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10 Things the Rest of the US Can Learn From Alaska

by Kaitlin Armstrong May 7, 2018

Ask any Alaskan, and they’ll tell you that compared to our counterparts in the Lower 48, our priorities are a little different. We’re willing to put up with months of darkness and an insane cost of living in exchange for a lifestyle — one that we’re fiercely proud of, one we wouldn’t trade for the world. Sure it may mean sacrifices, but ultimately it helps us keep the important things in life in perspective.

In fact, the rest of the US could learn a thing or two from the way of life in Alaska; here are just a few.

1. Working to live beats living to work.

Alaskans clock in long hours to get food on the table, but we resist getting caught up in any drudgery. “Work hard, play hard” and “work to live” are the prevailing attitudes here, meaning we don’t allow our jobs encroach on our lifestyle. We know there’s plenty to life outside of work, and we won’t sacrifice our friendships, hobbies, or outdoor pursuits to the corporate grind.

2. Things taste better when you know where they come from.

Our experiences fishing, hunting, and gathering create an intimate understanding of where our food comes from and how it’s sourced. Hunting and fishing may be on the decline for those in the Lower 48, but for Alaskans, harvesting our own food fosters an appreciation and reverence for the way nature’s bounty sustains us year after year.

3. It pays to be handy.

When something breaks down, we don’t always have the luxury of hauling it off to get serviced or replacing it instantly. Rather than throw our hands in the air, we get resourceful. Alaskans reign at DIY repairs and can fix just about anything with some creativity and a little duct tape.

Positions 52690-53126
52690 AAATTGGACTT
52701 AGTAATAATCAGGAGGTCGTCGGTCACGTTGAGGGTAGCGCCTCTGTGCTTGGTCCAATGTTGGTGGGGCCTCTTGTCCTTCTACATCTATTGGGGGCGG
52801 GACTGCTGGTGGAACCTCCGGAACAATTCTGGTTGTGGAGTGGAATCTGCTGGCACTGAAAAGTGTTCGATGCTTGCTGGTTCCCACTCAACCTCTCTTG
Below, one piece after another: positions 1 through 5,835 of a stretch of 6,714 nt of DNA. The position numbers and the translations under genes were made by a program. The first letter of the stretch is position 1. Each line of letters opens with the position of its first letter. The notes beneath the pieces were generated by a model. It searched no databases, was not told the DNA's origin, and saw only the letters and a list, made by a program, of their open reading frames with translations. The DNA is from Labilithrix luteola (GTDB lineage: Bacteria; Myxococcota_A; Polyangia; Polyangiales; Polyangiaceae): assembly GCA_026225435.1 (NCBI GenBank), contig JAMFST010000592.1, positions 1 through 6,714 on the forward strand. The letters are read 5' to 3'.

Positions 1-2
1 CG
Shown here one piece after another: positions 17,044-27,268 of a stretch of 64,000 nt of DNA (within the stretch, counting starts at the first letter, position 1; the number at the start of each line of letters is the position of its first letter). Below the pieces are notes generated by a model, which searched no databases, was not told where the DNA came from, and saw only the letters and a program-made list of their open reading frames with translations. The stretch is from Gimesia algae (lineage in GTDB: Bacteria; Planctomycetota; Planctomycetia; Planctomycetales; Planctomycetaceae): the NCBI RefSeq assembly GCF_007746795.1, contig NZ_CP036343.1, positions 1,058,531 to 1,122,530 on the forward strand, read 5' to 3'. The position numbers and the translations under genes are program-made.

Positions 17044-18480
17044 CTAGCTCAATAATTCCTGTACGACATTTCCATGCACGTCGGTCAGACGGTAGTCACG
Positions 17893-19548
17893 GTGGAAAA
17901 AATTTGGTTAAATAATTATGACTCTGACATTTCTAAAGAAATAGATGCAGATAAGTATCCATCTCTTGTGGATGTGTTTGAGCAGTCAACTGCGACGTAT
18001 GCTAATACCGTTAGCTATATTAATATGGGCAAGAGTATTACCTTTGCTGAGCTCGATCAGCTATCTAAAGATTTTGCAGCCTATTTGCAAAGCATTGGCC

4. Nature is the best medicine.

Few things make one’s troubles feel less significant than a retreat into the unbridled wilderness. Lucky for us, the state has plenty — so when we’re down, hiking, camping, or a wild escape can provide a sobering burst of relief.

5. Community is everything.

The hallmark of life in Alaska’s small towns is their powerful sense of community. Through the winters, our friend groups become the surrogate family we turn to for help and good company. Even when you’re sick of neighbors being in your business, there’s comfort in belonging to a tight-knit community and knowing your chosen family has got your back.

6. A heightened appreciation for the change of seasons.

Dramatic seasonal shifts define life up north, and there’s little you can do but embrace them. Summer is for fishing and camping; fall for canning and preserving; winter is for getting cozy and those cold-weather sports. The seasons pass quickly, but we know that each one has its own opportunity and its place in the yearly cycle.

7. Brand names ≠ status.

Alaskans don’t measure status through brand-name clothing, and we’re more laissez-faire about fashion than most. We don’t judge each other based on appearance or style — and we forgo fast fashion for pieces that are practical, comfortable, and long-lasting.

8. How to master the side-hustle.

The high cost of living, boom and bust economy, and sparse job opportunities require us to get creative, so Alaskans are masters of the side-hustle. When income streams dwindle we don’t fret — we turn to investment properties, selling our creative wares, or odd jobs for a little extra economic padding.

9. The importance of conservation.

While many states have seen wildlife populations decline over the last century, Alaskans understand that conservation is paramount. We manage our fisheries, our wilderness, and our wildlife carefully so we can enjoy them for years to come.

10. Take a step back and slow down.

Everything moves a little bit slower in Alaska — even in the city, there’s a distinctively leisurely pace of life. Rather than spending our lives rushing around, we’re not afraid to take a step back, savor our surroundings, and keep family, community, and the good things in life at the center of it all.

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